• 6 trainings to 35 emergency department staff
  • 13 trainings to 211 primary care staff
  • 91 patients referred and/or received a kit or other services
    • 54 from the emergency department or Mental Health & Substance Use Disorder Detox
    • 35 from primary care
    • 2 from sheriffs
  • 3 confirmed overdose reversals

In June 2017, MaineGeneral presented its Harm Reduction Program during the National Organization of State Offices of Rural Health (NOSORH) Reducing Rural Opioid Overdoses: Lessons Learned from the Rural Opioid Overdose Reversal Grant Program webinar.


First responders were unsure when, where, or how to hand out the wallet-sized information cards, so program coordinators developed talking points and scripts to help the responders feel more comfortable having conversations about overdose, treatment, and available resources.

Healthcare staff face many barriers with staffing shortages and existing patient care and quality improvement priorities. Staff needed support in implementing new workflows for screening, referral, and naloxone prescribing. Program coordinators developed naloxone prescribing guidelines to help staff quickly screen for opioid overdose risk, created local resources for accessing naloxone, and worked with the IT department to electronically automate tasks.

Stigma associated with substance use also remains a major barrier for first responders, law enforcement, healthcare staff, people who use drugs, and the larger community. Other barriers are long wait times for enrollment or inductions to MAT programs and lack of access to treatment.


Before receiving the FORHP grant, MaineGeneral had done a pilot program distributing emergency opioid overdose kits through the chronic pain clinic. This experience helped the center in applying for and receiving the grant. The pilot program also helped MaineGeneral gain buy-in from stakeholders such as healthcare leaders and law enforcement.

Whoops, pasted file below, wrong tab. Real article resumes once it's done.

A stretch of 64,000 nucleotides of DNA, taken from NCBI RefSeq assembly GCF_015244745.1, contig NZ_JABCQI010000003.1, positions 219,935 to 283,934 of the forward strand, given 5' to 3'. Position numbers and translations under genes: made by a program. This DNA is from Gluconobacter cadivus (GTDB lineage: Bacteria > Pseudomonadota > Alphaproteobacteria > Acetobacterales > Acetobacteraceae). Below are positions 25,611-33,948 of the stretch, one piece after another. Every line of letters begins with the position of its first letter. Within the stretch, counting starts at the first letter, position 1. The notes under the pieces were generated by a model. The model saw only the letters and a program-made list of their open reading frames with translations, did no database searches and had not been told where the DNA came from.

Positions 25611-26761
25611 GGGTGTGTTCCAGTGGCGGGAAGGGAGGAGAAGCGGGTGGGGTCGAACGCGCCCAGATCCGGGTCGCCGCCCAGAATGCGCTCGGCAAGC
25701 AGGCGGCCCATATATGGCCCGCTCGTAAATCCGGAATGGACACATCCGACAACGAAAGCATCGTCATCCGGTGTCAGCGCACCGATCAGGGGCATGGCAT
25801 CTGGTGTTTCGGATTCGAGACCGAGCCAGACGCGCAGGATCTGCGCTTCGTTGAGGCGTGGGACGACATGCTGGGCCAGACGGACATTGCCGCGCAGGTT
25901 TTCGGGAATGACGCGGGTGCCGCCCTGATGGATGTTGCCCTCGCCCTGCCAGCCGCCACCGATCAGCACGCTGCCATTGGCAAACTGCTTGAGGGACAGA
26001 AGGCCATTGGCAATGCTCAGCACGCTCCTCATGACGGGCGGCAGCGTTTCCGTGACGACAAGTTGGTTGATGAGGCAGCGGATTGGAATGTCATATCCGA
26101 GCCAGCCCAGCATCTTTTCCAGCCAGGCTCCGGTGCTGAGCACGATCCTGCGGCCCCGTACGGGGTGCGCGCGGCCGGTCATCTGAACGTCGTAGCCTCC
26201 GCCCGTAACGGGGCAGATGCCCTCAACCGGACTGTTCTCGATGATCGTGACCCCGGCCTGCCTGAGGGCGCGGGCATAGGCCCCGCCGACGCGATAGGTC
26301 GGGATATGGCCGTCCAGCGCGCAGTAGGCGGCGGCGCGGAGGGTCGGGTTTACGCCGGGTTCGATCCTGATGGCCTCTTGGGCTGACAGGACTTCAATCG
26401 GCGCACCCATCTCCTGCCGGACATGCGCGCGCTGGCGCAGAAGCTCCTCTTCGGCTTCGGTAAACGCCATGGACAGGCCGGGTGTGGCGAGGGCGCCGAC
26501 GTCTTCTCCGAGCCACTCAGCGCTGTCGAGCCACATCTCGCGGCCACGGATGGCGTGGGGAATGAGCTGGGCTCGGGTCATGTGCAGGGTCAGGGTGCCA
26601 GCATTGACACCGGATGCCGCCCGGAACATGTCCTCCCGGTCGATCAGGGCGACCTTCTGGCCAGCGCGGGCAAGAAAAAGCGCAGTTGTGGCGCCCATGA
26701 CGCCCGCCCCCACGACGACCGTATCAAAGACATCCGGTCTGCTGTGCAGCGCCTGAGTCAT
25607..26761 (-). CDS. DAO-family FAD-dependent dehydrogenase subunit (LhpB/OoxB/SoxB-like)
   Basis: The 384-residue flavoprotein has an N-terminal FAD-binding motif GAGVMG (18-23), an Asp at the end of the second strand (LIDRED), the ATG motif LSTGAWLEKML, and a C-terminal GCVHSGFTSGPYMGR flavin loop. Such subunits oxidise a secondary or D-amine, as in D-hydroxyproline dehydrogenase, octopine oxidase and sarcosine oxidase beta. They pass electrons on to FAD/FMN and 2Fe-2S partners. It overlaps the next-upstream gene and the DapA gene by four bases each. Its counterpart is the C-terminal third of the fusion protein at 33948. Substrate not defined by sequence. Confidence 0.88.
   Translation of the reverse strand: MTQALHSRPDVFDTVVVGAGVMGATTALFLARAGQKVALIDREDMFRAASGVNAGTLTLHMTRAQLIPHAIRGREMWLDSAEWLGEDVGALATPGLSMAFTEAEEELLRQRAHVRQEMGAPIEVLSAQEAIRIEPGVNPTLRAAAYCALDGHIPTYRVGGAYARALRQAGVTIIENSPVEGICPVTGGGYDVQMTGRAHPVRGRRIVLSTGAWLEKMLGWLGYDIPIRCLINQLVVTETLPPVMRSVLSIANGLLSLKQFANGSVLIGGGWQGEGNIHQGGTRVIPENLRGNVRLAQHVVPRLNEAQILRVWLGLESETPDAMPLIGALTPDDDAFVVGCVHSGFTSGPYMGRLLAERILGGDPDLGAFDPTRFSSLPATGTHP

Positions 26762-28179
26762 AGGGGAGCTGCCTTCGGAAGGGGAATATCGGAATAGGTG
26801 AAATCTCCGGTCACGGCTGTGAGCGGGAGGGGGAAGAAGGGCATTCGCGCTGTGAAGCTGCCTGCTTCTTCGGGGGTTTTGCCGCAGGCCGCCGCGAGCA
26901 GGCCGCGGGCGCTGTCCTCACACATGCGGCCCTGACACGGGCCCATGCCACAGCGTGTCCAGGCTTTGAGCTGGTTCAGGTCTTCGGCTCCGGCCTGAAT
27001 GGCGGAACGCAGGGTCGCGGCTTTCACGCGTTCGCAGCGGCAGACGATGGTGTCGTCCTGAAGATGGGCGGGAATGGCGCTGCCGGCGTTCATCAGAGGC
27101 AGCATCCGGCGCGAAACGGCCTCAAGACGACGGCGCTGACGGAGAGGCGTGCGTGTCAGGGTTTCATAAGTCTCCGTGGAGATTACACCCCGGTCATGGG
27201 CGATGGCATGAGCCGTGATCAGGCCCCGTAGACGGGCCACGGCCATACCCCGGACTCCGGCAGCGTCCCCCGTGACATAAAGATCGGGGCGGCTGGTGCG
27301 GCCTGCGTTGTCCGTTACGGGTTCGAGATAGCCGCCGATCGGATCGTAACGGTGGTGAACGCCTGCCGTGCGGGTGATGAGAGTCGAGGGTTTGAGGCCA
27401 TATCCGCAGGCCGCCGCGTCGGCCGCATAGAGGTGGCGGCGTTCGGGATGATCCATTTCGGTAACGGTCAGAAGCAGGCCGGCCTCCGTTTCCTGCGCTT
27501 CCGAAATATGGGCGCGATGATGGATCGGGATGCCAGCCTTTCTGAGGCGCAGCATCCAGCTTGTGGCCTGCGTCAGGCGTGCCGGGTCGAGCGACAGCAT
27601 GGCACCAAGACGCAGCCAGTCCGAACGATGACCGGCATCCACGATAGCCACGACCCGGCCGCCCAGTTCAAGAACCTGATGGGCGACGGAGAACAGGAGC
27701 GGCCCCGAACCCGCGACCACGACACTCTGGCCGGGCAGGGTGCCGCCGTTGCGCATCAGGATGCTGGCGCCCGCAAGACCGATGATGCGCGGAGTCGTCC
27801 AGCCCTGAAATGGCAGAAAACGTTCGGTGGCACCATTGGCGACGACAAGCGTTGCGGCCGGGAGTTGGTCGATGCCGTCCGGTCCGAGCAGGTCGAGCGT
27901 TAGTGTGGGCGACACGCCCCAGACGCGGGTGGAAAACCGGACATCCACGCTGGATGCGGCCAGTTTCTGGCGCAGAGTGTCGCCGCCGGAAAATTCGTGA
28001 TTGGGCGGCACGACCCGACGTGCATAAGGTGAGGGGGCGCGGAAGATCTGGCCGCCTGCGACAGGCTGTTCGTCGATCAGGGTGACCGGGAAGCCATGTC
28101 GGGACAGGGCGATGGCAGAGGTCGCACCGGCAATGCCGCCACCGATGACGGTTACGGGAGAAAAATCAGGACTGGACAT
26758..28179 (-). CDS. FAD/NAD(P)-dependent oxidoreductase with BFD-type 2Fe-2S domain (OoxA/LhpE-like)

Harm Reduction Program coordinators keep track of local resources such as substance abuse treatment, counseling, and social services available in the region, so people who are ready for intervention or treatment know they have nearby options. Program coordinators also called local pharmacies and kept track of which had naloxone in stock (injector or nasal spray).

MaineGeneral involved champions for its program. MaineGeneral has a staff member who has been providing medication-assisted treatment for a number of years. This staff member offers mentoring and support to the newly trained providers, who received training through the American Academy of Addiction Psychiatry's buprenorphine waiver training program.

Other resources, courtesy of MaineGeneral:

Training binders:

Wallet-sized information cards:

Information about overdose, naloxone, and waiver training:

Contact Information

LeeAnna Lavoie, Community Health Education Manager
MaineGeneral Prevention & Healthy Living

Emergency medical technicians and paramedics
Health workforce education and training
Illicit drug use
Prescription drug abuse

States served

Date added
July 31, 2017

Date updated or reviewed
August 15, 2018

Please contact the models and innovations contact directly for the most complete and current information about this program. Summaries of models and innovations are provided by RHIhub for your convenience. The programs described are not endorsed by RHIhub or by the Federal Office of Rural Health Policy. Each rural community should consider whether a particular project or approach is a good match for their community’s needs and capacity. While it is sometimes possible to adapt program components to match your resources, keep in mind that changes to the program design may impact results.